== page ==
Lock Monters Forward's Career Not
By Mike Scandura
Lowell forward Eric Staal
in action last season with the Carolina Hurricanes (Photo
by Getty Images)
Saying Lowell's Eric Staal has come a long way
since he was on his father's sod farm in Thunder Bay, Ontario is
like saying the NHL owners and the NHLPA have a "mild"
The Carolina Hurricanes made Staal, a center who
turned 20 on Oct. 29, the second overall pick in the 2003 Entry
Draft. As the saying goes, the rest is history.
Not only did Staal amass 11-20-31 totals in 81
games as a rookie while jumping from the OHL, he was also one of
22 players selected for the 2004 Young Stars Game.
When the lockout hit, Staal skated to Lowell rather
than remain idle. Through Oct. 31, Staal led the Lock Monsters with
4-6-10 totals in seven games.
"I haven't approached things differently
because it's still nice to be playing hockey," Staal said in
response to a question. "Obviously, I'd rather be playing in
the NHL right now. But it's part of the business. I was in the players
association last year and I'm in full support of the union.
"We have a good team here and hopefully we'll
win some games."
In retrospect, Staal's future was preordained.
His father, Henry, played at Lakehead University in Thunder Bay.
Staal grew up playing with his brothers, Marc and Jordan (who are
in the OHL), plus Jared (who's in high school) and cousin Jeff Heerema
who's with Manitoba.
"Obviously, dad got us into the sport,"
said Staal. "I started skating when I was four or five. I loved
the game after that but he left it up to us. We didn't put any pressure
on each other and he didn't put any pressure on us. We just went
out to play because we enjoyed it."
Staal certainly enjoyed playing on a rink his
father built out of particle boards (i.e. plywood made out of compressed
wood) between the family home and that of his uncle, Gary Staal.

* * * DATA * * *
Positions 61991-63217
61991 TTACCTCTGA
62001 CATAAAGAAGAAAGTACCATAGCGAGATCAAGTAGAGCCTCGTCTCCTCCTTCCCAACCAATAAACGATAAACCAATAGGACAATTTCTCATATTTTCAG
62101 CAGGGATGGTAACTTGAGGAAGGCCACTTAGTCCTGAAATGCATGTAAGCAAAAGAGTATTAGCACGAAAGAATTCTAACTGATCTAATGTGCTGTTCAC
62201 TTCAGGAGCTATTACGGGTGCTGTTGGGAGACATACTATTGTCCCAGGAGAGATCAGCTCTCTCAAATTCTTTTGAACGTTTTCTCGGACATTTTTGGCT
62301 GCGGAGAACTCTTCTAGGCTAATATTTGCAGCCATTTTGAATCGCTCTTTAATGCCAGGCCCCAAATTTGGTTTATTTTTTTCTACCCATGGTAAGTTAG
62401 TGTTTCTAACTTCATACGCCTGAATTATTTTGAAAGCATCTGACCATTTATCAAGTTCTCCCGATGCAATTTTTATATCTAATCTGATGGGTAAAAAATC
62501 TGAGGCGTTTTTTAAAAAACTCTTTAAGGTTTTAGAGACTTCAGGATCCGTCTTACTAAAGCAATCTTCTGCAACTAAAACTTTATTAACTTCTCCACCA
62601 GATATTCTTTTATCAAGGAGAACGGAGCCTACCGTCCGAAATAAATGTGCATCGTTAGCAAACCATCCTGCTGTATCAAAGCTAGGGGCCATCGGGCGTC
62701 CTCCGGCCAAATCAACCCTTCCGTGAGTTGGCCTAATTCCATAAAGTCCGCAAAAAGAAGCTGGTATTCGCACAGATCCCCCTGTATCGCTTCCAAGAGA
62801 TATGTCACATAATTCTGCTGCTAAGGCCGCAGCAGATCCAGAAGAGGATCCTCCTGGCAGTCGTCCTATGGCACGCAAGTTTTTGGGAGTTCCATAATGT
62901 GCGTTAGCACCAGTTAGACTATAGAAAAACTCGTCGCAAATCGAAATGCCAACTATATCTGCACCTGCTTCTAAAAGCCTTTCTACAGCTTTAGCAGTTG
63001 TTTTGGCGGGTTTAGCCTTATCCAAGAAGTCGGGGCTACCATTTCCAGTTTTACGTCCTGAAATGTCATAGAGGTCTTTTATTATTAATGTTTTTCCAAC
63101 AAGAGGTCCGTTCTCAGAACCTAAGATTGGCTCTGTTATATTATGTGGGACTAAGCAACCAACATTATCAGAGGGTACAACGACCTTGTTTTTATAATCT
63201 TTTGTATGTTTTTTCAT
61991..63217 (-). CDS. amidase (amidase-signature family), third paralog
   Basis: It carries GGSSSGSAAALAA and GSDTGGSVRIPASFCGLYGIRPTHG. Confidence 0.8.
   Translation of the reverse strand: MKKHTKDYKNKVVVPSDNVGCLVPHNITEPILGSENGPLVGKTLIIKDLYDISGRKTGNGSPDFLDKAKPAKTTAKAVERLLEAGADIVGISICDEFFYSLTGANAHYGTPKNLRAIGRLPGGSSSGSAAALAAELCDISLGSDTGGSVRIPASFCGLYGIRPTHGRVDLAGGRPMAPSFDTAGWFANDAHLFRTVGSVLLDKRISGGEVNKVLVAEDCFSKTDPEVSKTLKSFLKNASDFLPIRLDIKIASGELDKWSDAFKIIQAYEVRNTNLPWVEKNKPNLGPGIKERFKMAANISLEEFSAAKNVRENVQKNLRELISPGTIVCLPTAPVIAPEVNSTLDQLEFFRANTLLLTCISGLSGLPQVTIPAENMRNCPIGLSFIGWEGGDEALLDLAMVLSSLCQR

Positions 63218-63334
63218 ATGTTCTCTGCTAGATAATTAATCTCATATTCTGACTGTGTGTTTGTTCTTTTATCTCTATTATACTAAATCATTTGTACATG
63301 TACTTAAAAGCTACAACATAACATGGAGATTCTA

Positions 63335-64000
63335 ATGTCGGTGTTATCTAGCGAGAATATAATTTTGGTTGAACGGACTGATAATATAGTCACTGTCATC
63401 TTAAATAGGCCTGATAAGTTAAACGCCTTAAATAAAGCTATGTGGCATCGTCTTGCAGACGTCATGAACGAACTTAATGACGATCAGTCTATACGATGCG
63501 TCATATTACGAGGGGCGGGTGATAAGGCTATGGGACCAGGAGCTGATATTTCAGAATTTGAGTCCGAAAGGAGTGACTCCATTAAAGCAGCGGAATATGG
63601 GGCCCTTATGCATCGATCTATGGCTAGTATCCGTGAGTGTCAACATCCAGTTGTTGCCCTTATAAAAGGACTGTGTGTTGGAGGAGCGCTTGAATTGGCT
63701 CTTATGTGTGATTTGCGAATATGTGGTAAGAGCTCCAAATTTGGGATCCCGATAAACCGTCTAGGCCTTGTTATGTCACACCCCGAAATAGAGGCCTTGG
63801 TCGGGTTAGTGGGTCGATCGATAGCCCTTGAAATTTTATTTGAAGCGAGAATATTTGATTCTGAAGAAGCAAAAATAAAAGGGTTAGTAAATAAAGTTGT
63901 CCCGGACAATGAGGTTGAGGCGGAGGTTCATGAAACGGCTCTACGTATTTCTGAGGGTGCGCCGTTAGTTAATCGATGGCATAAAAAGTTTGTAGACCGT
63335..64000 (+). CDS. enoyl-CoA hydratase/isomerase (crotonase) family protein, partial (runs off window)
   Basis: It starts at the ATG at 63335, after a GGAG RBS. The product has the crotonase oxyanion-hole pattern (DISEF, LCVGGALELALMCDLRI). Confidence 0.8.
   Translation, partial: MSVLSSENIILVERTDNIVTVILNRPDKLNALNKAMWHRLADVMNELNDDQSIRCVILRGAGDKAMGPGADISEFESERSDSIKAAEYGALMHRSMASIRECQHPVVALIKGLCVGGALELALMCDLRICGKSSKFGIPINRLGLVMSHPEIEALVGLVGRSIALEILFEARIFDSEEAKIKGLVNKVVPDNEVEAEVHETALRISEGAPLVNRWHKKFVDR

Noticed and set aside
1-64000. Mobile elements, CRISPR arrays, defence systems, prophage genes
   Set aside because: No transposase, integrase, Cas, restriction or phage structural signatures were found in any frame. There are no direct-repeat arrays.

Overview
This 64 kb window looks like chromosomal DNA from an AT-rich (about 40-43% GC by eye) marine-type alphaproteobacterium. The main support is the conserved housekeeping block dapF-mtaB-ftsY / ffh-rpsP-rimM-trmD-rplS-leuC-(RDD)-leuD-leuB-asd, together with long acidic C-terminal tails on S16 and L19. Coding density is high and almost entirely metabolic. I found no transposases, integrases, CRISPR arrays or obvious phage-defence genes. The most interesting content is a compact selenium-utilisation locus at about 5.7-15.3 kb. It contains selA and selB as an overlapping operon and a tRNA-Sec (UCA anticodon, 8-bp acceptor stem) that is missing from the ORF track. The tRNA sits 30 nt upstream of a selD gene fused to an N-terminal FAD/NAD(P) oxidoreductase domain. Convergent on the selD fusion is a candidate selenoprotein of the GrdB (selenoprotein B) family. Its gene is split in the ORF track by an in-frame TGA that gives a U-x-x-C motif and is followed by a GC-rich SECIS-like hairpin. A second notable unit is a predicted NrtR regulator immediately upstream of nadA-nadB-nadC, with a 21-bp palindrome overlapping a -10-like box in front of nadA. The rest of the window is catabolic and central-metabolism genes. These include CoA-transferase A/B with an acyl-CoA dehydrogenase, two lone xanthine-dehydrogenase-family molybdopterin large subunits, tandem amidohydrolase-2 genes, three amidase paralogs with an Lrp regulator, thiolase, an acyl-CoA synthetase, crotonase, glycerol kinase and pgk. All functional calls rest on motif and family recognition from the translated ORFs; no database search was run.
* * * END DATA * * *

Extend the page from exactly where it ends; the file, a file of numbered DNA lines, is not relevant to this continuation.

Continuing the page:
And then Henry Staal used a neighbor's septic tank truck to steam
clean it and lay down ice. Eventually, Staal the elder installed
lights, which meant the brothers could play 24/7.
"We started without boards when I was six
or seven and the rink gradually got better as the years went on,"
recalled Staal. "Obviously, it played a huge part (in his development).
Any time you can be on ice practicing skills it's going to benefit
"We played all the time, two on two and against
each other. We played a lot of games and a lot of sticks went flying
around the rink."
Watching Staal fly around the rink is a joy for
Lowell and Carolina. His creativity is attributed to his on-ice
vision, his stick handling and his skating. And the fact he added
18 pounds to his 6-3 frame, and now weighs 200, has increased his
Despite all he's accomplished, Staal feels he
isn't the object of every enforcer's attention.
"I really haven't noticed it yet," he
said. "Obviously, it's stuff that you don't want to be thinking
about. You want to stay focused and help the team win games."
So far, that's exactly what he's doing.
Manchester (7-0-0) is the AHL's dominant team
right now. The Monarchs' latest conquest was a 3-0 romp over Portland
on Oct. 31, as goalie Mathieu Garon (4-0-0) made 31 saves. Tom Kostopoulos
notched his sixth two-point game for the Monarchs who've outscored
their opponents 34-10. In their previous game, the Monarchs beat
Springfield 4-2 as Brad Smyth and Mike Cammalleri recorded three
points apiece. …
The AHL suspended Providence forward Brendan Walsh
(Dorchester, Mass.) for four games commencing Oct. 29 due to his
participation in a fight versus Lowell on Oct. 22.
Dominic Moore (Harvard University) and Jed Ortmeyer
scored in a 67-second span in the third period as Hartford beat
Lowell, 3-1, on Oct. 29. …
Rookie D.J. King scored his first pro goal (which
proved to be the game-winner) as Worcester iced Providence, 5-2,
on Oct. 29. …
Brown University grad Yann Danis was 4-1-0 with
a 1.76 GAA following Hamilton's 3-2 overtime victory versus Syracuse
on Oct. 30. …
Goalie Curtis Sanford is off to a flying start
for the IceCats with a 5-1-0 record and a 1.50 GAA through Oct.
Mike Scandura covers
the AHL for New England Hockey Journal and hockeyjournal.com. He
can be reached at firstname.lastname@example.org.